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Review: Between the Sea and Sky

December 5, 2011

Title: Between the Sea and Sky
Author: Jaclyn Dolamore
Publisher: Bloomsbury USA
Pages: 240
Release Date: October 25, 2011
Format: ARC Tour by Good Choice Reading (Thank you!)

For as long as Esmerine can remember, she has longed to join her older sister, Dosinia, as a siren—the highest calling a mermaid can have. When Dosinia runs away to the mainland, Esmerine is sent to retrieve her. Using magic to transform her tail into legs, she makes her way unsteadily to the capital city. There she comes upon a friend she hasn’t seen since childhood—a dashing young man named Alander, who belongs to a winged race of people. As Esmerine and Alander band together to search for Dosinia, they rekindle a friendship . . . and ignite the emotions for a love so great, it cannot be bound by sea, land, or air.—Goodreads

The problem with writing a book about mermaids is that the demographic of readers in YA is probably familiar with Disney’s The Little Mermaid and will then, even if they try really hard not to, compare it to the beloved movie. As I picked up this book to read it I said, literally out loud, “I will not compare this to The Little Mermaid.”

And then about halfway through I found myself thinking, “Esmerine is sort of a mix of Ariel and Belle.” (And she really is.) I just couldn’t help myself. But that aside, Between the Sea and Sky (btw, I adore the title) is a really sweet little love story.

However, I had a couple issues with the book. The first is that the main premise of the book—Esmerine leaves her water world to search for her sister Dosinia when she goes missing and Esmerine is JUST SURE she’s been kidnapped by those evil, lustful human men—annoyed me. I couldn’t understand why Esmerine never considered that Dosinia had run away (this isn’t a spoiler, as it’s in the description provided to Goodreads by Bloomsbury). It was just so obvious to me and I sort of wanted to slap some sense into Esmerine.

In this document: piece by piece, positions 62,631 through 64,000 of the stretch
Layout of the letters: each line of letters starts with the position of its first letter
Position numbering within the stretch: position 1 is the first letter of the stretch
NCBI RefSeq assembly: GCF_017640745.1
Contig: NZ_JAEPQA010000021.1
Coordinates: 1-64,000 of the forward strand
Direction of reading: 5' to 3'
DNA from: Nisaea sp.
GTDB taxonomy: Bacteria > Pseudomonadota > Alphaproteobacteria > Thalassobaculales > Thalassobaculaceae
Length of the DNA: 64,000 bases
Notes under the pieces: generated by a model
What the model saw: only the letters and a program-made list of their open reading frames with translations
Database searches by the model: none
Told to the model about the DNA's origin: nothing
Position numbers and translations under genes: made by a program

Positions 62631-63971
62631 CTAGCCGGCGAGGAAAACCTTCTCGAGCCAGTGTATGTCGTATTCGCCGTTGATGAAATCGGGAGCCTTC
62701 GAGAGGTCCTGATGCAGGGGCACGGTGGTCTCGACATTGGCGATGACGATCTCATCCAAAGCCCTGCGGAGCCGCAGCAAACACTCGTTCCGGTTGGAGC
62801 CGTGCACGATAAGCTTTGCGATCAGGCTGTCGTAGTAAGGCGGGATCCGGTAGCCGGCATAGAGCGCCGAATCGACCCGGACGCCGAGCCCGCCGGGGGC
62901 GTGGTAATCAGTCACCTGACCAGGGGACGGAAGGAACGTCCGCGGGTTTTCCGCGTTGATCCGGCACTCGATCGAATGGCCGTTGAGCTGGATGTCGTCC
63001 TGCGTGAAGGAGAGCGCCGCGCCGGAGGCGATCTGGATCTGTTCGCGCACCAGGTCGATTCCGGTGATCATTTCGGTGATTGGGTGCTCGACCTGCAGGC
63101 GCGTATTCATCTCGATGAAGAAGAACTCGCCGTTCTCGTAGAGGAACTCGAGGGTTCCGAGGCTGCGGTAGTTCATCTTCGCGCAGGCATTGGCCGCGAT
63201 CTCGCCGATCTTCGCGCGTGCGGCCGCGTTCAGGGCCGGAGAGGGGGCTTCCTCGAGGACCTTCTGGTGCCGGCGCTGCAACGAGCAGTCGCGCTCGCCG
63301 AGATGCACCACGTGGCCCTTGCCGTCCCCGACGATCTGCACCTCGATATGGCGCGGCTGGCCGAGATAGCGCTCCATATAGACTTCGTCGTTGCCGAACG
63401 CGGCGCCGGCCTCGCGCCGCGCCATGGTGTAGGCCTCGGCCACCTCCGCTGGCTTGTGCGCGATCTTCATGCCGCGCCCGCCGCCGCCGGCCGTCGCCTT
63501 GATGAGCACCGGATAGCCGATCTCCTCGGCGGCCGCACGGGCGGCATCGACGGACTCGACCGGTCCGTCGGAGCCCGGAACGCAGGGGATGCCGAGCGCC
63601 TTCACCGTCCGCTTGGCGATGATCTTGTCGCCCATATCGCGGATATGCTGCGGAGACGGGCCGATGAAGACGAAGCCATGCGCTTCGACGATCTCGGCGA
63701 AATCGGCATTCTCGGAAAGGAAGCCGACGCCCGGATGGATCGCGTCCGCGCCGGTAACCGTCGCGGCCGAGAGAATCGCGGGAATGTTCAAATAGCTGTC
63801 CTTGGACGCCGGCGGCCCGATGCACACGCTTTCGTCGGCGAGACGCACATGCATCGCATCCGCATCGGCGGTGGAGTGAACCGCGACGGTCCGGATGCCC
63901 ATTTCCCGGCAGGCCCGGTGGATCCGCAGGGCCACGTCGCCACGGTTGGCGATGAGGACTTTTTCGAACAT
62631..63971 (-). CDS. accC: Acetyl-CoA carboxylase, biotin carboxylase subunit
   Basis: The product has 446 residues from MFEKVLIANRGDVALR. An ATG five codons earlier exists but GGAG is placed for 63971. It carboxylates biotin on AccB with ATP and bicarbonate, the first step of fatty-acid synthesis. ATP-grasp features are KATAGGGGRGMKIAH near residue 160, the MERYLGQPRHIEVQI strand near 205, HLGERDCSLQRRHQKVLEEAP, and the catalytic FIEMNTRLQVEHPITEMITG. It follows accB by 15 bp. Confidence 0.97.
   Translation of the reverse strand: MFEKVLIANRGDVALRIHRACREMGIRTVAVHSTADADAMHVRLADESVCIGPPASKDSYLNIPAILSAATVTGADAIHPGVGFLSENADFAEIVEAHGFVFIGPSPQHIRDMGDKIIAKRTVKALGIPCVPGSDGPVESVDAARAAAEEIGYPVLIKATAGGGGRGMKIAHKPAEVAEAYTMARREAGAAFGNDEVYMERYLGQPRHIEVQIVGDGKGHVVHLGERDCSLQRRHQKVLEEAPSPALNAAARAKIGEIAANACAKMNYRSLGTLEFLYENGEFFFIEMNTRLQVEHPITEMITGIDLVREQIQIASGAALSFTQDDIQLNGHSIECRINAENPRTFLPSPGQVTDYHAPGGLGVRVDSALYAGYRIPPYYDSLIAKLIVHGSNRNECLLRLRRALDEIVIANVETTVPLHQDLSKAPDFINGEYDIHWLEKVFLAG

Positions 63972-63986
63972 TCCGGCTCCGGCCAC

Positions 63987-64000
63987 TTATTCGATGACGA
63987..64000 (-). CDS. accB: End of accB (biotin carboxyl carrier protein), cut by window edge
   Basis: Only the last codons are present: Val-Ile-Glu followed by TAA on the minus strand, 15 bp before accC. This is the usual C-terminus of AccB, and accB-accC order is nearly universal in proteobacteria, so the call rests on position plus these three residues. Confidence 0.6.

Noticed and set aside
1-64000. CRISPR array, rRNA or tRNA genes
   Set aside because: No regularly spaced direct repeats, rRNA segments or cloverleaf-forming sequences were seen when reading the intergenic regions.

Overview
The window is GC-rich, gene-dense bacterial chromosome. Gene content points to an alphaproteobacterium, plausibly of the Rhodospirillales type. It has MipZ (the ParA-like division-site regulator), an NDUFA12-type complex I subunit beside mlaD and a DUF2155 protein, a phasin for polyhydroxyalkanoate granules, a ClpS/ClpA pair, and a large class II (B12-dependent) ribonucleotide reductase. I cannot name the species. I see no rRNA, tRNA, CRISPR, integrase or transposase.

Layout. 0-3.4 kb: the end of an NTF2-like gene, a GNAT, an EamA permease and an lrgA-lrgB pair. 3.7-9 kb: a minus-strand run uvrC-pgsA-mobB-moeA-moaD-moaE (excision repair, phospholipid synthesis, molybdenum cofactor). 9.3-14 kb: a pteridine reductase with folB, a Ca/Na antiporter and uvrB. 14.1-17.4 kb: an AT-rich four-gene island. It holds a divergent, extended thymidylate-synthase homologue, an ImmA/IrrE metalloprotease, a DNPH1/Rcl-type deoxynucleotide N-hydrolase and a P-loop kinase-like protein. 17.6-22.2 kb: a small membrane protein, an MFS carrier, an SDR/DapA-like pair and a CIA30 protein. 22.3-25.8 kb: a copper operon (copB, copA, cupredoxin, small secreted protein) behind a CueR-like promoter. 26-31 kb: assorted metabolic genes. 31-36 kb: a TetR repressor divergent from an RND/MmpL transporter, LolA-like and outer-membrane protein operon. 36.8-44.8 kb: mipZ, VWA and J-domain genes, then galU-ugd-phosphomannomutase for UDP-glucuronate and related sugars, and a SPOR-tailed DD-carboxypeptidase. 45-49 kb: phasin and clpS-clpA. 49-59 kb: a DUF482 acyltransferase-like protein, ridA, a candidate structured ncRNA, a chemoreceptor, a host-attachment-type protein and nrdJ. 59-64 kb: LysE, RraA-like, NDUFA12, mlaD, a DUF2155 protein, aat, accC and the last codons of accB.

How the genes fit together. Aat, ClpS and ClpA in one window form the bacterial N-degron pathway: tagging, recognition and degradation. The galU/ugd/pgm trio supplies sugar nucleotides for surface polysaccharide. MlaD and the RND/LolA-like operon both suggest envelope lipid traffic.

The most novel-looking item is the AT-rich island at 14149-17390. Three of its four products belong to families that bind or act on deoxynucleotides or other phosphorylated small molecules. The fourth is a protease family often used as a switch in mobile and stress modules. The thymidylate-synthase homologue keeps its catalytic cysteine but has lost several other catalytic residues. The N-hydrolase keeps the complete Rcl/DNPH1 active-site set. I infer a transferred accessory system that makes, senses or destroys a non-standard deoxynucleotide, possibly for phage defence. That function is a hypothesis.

Then, and this is admittedly a small thing, I couldn’t ever figure out what was going on with the time period. Sometimes the clothing and settings and even speech patterns used seemed very Renaissance, and then without any reason at all, it would switch to something akin to Jazz Age America. It probably shouldn’t have been such a big deal, but I was seriously distracted by it.

In the end, the story is very sweet. If you love mermaids and quests for identity and run-away sisters and like books that are light on the sexytimes, you’ll love this book.

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